Staff profiles

Team NUH celebrates NHS 70

We’ve got so many members of Team NUH who have stories to tell about their experiences of working in the NHS. As part of our celebrations for NHS 70 we’ve asked people in different jobs and different services across our hospitals to share their memories of the NHS and also to look to the future of how the NHS can develop for the next generation.

Ralph Lindo - Hospital porter

Ralph Lindo image 'Hospital' porter reflects on thirty years in the NHS

Episode six of ‘Hospital’ shows you a rare glimpse of the work of our NUH porters – the team who make sure patients get where they need to be around our hospitals on trolleys and wheelchairs, working closely with staff on our wards, in our operating theatres and in the Emergency Department (ED).

Ralph Lindo has been providing this service for 30 years and has ensured the safe transfer of patients within ED and now he works with the operating theatres teams.

He admits that he was a bit nervous and a bit shy to be filmed as part of ‘Hospital’ but at the end of the day, he was doing what comes naturally and helping patients. Meeting so many patients is what has made working as part of the NHS and at NUH so special to Ralph over the years. 

The one piece of advice he would have given his younger self was to “stick with it”. That’s great advice and as the NHS hits 70 this year, Ralph is still enjoying his work.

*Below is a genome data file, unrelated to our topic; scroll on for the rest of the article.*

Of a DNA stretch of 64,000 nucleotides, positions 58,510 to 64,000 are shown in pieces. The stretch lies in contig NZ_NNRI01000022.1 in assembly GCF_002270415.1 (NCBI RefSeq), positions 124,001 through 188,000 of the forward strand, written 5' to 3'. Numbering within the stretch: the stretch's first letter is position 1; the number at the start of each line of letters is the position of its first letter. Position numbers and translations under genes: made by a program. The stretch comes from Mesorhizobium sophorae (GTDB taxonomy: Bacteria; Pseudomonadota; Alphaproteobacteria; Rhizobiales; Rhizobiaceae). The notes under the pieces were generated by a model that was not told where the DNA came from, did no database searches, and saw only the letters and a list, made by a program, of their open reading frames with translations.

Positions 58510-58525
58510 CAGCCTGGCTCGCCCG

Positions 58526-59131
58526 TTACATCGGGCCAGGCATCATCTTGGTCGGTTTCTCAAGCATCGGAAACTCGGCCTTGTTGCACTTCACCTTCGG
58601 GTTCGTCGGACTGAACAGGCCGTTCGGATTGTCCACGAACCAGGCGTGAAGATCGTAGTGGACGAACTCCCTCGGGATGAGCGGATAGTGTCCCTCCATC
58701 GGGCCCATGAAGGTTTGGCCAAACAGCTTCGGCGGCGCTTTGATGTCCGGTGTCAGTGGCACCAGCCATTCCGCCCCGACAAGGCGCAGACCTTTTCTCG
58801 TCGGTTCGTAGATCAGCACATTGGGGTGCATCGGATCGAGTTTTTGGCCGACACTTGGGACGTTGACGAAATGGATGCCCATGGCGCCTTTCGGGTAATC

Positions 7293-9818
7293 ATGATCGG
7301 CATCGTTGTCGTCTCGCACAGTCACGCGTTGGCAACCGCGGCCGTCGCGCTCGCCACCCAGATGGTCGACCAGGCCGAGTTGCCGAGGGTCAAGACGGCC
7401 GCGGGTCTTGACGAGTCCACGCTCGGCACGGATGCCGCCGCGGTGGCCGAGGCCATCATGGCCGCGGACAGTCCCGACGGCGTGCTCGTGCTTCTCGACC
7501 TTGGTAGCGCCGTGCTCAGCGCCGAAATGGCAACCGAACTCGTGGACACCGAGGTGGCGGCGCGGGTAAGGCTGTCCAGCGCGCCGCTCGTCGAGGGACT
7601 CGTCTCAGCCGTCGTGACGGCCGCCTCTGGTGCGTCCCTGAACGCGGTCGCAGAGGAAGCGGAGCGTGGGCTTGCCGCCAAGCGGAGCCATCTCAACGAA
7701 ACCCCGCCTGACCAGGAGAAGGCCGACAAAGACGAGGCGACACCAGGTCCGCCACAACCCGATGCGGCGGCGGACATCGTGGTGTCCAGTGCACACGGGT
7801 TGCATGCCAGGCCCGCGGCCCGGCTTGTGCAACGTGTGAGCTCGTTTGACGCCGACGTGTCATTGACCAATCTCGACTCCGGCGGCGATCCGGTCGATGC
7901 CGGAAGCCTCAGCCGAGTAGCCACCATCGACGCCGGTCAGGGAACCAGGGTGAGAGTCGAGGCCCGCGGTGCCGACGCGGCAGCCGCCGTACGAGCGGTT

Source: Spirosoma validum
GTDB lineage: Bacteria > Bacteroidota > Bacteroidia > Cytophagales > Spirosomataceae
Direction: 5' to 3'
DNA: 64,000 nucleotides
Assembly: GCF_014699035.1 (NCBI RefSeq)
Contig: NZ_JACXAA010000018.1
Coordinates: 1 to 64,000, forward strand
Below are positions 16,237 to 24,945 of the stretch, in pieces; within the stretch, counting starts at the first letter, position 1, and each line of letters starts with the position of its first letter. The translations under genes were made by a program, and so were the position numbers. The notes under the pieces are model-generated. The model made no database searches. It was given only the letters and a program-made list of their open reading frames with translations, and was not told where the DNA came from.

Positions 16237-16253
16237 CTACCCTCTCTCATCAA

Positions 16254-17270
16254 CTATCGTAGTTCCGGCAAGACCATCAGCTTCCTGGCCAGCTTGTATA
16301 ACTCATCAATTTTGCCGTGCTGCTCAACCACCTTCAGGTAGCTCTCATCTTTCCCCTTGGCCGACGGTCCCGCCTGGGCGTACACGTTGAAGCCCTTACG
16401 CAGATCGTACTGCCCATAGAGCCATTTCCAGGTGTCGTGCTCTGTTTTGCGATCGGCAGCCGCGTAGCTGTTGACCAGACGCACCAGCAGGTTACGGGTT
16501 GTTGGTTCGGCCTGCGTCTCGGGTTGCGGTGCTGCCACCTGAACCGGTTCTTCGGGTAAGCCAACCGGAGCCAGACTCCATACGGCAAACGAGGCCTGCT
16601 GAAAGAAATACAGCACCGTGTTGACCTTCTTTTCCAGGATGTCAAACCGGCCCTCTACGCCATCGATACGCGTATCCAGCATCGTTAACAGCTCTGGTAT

Christine Dolby - Head of Service for Spiritual and Pastoral Care

Christine Dolby, has spent 44 years working within the NHS and this month is retiring as Head of Service for the Spiritual and Pastoral Care Department at Nottingham Hospitals.

Christine has a unique background, having started her career as a nurse in East Bridgford for 30 years before transitioning into chaplaincy for the last decade.

Christine said: “One of my earliest and best memories as a chaplain at Nottingham Hospitals, was when I went to visit a man who had collapsed at home and was found by the postman, the patient’s dog had been trying to stir him with no luck and had scratched his owners face, when the man was finally in hospital he was distraught thinking his dog had died in his absence, however a police man was looking after the dog and  we were able to get the dog brought over to the hospital main entrance and we wheeled the patient down to see him and it was a joyful reunion between man and dog, and from this he the man was out of hospital within a few weeks – seeing his companion changed him and gave him something to live for. This really showed me that it is not just about the treatment but also about making sure patient’s mental health is cared for too.”

Christine spent five years retraining in order to become a chaplain. She did this whilst continuing to work as a nurse and raising a family.

She said: “It wasn’t always the plan to go into a chaplain role however I was a member of my local church and I took a leadership role in this and it sort of grew from there, it took me five years to train part time in the parish and part time in the GP surgery – but it came to the point where I had to make a decision on which way to go and I chose this way.”

Christine described how her experience as a nurse has helped shape pastoral care work in the Chaplaincy at Nottingham Hospitals.

She said: “It was really interesting making the transition as being a nurse I could relate to staff pressures and problems, as well as the patients and their conditions – so the experience has never been a waste.”

She added: “I’d describe my time in the NHS as incredible and a gift.”